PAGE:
• Troy Percival could be a big addition to the Tigers' pen this year if he can stay healthy. He's not likely to be the closer, though that could be an interesting mix they have with Todd Jones, Franklyn German and others. Percival is getting it up in the 90s already and is working on dropping down to get a bit more movement on his pitches. The best-case scenario is that he gets to the point where he can go every other day and is used in the situations where the closer isn't any more, but a good pitcher should be. Whether Jim Leyland can do that remains to be seen.

    It was a scary situation for Tigers reliever Craig Dingman. He was discovered to have an arterial tear in his pitching arm just before reporting to camp. The Tigers are investigating all possible treatments and, for now, Dingman is shut down to protect his health. This isn't a situation like several pitchers have had with an aneurysm; this is an incomplete tear of the blood vessel. While it can be repaired, no one has any idea how this will affect his pitching. We can just be glad that it didn't get to a point where there was an effect due to loss of blood, such as necrotization or even amputation.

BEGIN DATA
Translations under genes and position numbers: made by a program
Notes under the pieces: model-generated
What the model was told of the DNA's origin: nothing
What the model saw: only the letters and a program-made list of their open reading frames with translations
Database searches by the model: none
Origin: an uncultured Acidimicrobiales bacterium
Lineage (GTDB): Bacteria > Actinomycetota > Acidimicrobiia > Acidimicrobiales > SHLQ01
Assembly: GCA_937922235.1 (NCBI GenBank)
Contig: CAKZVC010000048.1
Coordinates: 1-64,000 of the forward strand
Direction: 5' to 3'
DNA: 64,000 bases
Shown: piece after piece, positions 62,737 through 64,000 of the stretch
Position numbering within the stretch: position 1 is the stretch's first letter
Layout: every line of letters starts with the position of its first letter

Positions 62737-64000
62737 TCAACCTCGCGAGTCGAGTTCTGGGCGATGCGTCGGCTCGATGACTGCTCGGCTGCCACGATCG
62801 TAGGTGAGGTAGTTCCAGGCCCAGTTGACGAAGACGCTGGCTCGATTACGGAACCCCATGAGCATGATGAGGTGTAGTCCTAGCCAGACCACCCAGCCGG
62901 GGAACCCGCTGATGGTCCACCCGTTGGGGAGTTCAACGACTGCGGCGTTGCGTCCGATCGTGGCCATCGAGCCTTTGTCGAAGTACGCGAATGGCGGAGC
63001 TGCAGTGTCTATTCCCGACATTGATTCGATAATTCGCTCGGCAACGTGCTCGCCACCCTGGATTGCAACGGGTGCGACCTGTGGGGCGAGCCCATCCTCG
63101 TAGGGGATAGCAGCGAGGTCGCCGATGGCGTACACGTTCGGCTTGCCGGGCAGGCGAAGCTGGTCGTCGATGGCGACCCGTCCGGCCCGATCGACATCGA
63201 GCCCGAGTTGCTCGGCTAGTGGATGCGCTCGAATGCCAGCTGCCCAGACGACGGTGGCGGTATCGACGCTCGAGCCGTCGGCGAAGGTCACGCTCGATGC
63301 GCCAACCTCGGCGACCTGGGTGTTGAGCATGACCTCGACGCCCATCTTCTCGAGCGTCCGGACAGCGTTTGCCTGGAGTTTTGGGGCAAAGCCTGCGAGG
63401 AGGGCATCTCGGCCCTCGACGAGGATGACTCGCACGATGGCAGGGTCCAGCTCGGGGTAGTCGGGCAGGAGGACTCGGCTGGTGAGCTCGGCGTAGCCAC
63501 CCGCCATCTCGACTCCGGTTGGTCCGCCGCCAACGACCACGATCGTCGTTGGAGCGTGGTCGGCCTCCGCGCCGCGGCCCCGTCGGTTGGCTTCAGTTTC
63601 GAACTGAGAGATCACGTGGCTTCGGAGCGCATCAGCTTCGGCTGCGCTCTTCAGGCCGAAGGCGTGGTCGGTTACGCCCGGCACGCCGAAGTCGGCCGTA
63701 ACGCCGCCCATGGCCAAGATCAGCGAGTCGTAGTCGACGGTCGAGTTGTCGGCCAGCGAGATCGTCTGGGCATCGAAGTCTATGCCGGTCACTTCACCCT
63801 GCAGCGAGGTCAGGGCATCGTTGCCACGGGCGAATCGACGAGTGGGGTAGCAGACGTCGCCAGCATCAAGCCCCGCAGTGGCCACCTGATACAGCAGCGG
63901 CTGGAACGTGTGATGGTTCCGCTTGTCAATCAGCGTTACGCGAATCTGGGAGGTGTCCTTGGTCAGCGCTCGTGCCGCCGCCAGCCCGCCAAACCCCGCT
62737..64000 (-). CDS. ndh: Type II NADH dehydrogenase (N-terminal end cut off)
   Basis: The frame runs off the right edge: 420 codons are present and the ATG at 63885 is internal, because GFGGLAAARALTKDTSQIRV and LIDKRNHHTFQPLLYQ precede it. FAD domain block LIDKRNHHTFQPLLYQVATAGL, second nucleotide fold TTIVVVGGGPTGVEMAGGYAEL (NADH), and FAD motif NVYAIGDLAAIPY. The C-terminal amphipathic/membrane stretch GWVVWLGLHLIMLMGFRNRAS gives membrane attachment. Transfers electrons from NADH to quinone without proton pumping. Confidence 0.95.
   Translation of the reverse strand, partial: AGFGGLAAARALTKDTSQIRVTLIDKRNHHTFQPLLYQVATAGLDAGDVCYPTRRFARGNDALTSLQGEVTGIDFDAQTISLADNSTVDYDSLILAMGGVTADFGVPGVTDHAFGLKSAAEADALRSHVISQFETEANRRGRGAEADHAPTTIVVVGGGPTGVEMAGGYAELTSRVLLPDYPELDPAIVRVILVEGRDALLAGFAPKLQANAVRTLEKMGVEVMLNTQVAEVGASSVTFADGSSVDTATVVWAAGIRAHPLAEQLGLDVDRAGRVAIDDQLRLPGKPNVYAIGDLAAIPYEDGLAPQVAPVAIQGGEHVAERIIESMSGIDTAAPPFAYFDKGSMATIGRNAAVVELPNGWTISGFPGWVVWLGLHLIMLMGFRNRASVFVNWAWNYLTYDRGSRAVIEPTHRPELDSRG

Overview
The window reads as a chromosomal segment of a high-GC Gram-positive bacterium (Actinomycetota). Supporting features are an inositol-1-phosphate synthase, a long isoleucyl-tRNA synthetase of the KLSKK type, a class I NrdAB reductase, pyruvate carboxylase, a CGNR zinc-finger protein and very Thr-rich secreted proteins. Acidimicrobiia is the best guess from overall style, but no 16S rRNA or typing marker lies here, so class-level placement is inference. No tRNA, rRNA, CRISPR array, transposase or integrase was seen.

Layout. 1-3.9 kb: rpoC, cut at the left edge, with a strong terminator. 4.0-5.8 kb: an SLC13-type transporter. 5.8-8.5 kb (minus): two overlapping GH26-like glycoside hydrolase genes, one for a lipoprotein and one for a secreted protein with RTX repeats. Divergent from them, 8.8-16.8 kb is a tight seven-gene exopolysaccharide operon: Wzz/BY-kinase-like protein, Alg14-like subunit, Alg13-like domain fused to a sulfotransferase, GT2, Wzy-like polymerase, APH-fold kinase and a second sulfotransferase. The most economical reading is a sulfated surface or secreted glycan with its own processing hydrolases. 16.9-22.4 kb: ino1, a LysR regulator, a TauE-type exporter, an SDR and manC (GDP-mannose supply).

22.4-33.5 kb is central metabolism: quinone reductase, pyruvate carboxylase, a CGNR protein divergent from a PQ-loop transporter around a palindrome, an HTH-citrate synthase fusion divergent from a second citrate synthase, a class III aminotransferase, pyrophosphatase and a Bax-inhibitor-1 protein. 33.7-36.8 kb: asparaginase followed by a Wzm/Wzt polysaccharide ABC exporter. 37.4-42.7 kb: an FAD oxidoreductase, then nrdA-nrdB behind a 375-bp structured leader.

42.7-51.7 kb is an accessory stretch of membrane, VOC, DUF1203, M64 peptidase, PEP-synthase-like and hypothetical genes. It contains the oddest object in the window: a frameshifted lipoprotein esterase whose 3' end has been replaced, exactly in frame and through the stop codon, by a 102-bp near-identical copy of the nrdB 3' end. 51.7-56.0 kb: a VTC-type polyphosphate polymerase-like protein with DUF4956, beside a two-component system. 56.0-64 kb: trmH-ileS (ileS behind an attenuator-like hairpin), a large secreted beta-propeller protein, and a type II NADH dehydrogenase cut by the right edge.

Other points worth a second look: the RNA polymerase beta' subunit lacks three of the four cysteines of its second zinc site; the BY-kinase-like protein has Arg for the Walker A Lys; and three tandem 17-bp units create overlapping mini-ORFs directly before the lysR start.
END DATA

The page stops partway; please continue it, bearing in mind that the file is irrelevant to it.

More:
• Jose Guillen is making progress after having off-season shoulder surgery. He isn't a pitcher, so a repaired labrum is hardly the problem it might be for someone who made their living on the mound. Guillen might not have the feared outfield arm that once got compared to those of Roberto Clemente and Vladimir Guerrero, and looking at his outfield assists shows that this might be a problem that's been affecting him for a while. The bigger question is whether it will affect his swing at all. It's far less of a concern for Guillen than for someone like Scott Rolen, and I'm not that worried about Rolen.

  • So did he or didn't he? Jose Castillo didn't, according to the Pirates. Didn't have knee surgery that is, despite some confusion. Castillo did rupture his MCL, did wear a brace, and did fall behind in his rehab. While reports from mini-camp were positive, there are some big questions as to how Castillo will hold up. All the statements made in his recent THR comment hold true whether or not the surgery happened. He's still running around on a damaged knee and the questions trailing him are eventually going to catch up to him.